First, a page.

Russian Athletes Claim Kiss Was Accident, Not Gay Rights Protest

When Russia insisted that the post-win kiss between sprinters Kseniya Ryzhova and Tatyana Firova was "celebratory," and in no way protesting the country's anti-gay laws, we didn't buy it. After all, that sort of public same-sex display is actually illegal in Russia, where the World Athletics Championships were held.

On Tuesday, both athletes claimed that, actually, it was sort of an accident.

Said Ryzhova:

The storm of emotions going through us was incredible. And if we, accidentally, while congratulating each other, touched lips, excuse me. We think the whole fuss is more of a sick fantasy, not grounded in anything.

Actually, the media storm surrounding Kiss-gate was based more in general international outrage over Russia's new law banning "gay propaganda" than any sort of t.A.T.u.- esque "fantasy." The anti-gay law, signed in by President Putin on July 29, bans (and we quote) "propaganda of nontraditional sexual relations." The financial penalty for promoting gay propaganda in the media is the equivalent of $3,000.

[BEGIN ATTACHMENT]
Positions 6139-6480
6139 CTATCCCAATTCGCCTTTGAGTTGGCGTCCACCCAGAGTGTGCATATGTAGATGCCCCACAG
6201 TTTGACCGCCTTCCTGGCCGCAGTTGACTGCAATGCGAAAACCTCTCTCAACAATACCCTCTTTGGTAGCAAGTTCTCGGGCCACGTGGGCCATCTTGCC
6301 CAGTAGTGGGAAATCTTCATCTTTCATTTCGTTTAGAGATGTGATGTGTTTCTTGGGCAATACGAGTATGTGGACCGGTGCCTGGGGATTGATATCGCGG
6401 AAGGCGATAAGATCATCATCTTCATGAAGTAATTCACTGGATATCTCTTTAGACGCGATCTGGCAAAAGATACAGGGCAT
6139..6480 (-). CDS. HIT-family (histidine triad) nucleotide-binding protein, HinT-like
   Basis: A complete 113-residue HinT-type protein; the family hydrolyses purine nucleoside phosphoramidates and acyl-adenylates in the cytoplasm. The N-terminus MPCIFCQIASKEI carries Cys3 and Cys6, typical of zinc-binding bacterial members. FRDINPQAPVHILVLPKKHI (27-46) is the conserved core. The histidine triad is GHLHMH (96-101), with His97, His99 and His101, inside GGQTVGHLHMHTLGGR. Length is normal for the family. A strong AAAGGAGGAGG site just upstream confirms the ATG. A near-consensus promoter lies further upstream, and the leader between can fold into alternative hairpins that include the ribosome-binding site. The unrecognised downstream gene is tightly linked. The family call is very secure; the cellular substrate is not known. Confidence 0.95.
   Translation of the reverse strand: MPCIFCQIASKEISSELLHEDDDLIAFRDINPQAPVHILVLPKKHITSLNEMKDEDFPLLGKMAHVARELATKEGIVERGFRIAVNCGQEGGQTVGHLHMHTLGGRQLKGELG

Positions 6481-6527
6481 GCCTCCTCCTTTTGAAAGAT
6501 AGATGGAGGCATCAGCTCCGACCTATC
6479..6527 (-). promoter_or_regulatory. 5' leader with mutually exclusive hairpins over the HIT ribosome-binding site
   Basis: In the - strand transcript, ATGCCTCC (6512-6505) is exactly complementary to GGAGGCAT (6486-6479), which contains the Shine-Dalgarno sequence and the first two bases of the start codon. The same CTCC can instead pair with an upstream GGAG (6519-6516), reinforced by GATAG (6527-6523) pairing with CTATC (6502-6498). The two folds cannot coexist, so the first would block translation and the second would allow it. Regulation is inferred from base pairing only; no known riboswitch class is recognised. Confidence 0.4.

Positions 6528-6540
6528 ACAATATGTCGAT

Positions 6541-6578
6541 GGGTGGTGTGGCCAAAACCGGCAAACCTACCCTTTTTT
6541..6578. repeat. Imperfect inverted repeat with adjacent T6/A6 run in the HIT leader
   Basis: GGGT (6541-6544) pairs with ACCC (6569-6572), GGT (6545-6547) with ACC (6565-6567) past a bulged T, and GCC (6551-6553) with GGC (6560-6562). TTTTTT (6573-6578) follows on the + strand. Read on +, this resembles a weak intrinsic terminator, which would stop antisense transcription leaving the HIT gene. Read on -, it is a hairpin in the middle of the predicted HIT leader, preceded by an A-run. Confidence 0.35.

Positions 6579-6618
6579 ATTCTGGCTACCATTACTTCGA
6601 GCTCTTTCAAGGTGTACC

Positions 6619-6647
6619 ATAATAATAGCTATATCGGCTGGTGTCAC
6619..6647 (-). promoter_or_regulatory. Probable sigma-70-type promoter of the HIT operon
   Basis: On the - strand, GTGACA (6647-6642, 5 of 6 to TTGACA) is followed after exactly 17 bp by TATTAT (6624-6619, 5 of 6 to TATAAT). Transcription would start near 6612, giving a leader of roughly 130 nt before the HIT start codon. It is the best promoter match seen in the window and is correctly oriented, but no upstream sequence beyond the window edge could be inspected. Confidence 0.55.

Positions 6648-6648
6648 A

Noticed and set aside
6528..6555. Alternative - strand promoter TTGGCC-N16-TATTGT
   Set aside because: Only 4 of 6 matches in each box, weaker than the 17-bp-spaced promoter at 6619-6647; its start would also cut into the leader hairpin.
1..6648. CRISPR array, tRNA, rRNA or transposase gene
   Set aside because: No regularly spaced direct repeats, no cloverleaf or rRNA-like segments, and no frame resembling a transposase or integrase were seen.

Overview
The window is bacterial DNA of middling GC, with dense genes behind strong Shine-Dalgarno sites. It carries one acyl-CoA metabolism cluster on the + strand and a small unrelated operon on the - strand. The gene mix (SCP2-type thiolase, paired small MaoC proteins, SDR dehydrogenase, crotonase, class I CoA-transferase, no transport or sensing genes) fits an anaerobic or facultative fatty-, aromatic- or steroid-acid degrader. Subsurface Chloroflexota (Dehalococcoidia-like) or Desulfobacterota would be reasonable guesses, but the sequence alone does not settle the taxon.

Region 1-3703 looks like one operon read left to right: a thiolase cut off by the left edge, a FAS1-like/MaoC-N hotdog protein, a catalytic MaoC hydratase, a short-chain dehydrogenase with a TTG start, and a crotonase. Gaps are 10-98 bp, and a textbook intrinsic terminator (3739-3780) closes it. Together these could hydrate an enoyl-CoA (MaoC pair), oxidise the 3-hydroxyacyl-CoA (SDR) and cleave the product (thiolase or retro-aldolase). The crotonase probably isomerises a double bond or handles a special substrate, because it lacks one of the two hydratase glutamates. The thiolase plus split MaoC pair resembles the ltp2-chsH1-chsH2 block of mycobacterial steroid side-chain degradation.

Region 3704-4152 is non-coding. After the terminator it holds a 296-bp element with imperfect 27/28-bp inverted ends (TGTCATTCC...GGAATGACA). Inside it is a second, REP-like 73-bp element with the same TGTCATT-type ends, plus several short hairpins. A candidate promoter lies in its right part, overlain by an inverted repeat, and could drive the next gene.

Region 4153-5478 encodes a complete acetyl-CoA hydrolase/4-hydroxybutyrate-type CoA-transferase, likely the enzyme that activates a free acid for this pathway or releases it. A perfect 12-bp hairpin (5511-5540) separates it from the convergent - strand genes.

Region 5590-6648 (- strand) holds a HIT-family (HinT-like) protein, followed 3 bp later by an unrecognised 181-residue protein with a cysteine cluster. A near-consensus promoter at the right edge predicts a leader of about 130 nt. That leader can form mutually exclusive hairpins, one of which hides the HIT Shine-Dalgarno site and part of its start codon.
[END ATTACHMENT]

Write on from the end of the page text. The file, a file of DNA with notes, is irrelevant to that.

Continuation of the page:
In Russia, women kiss each other on the cheek in greeting or celebration, so what Ryzhova's basically saying is that the two sort of missed.

Or, they're calling it an awkward accident to avoid, you know, the criminal charges they could face if the kiss was on purpose.

As Bustle reported of the escalation of international backlash against Russia's new law:

As the 2014 Winter Olympics grow closer, calls to boycott the Games in protest are escalating. Though President Obama has made it clear he won't authorize a boycott, a growing number of American athletes and key international figures have spoken out in support of protest — but no countries have withdrawn their role in the Games yet. (There has however been a more successful international boycott of Russian vodka in response to the initial enactment of the law.)

British academic Stephen Fry even went so far as to compare the situation to the 1936 Games in Nazi Germany.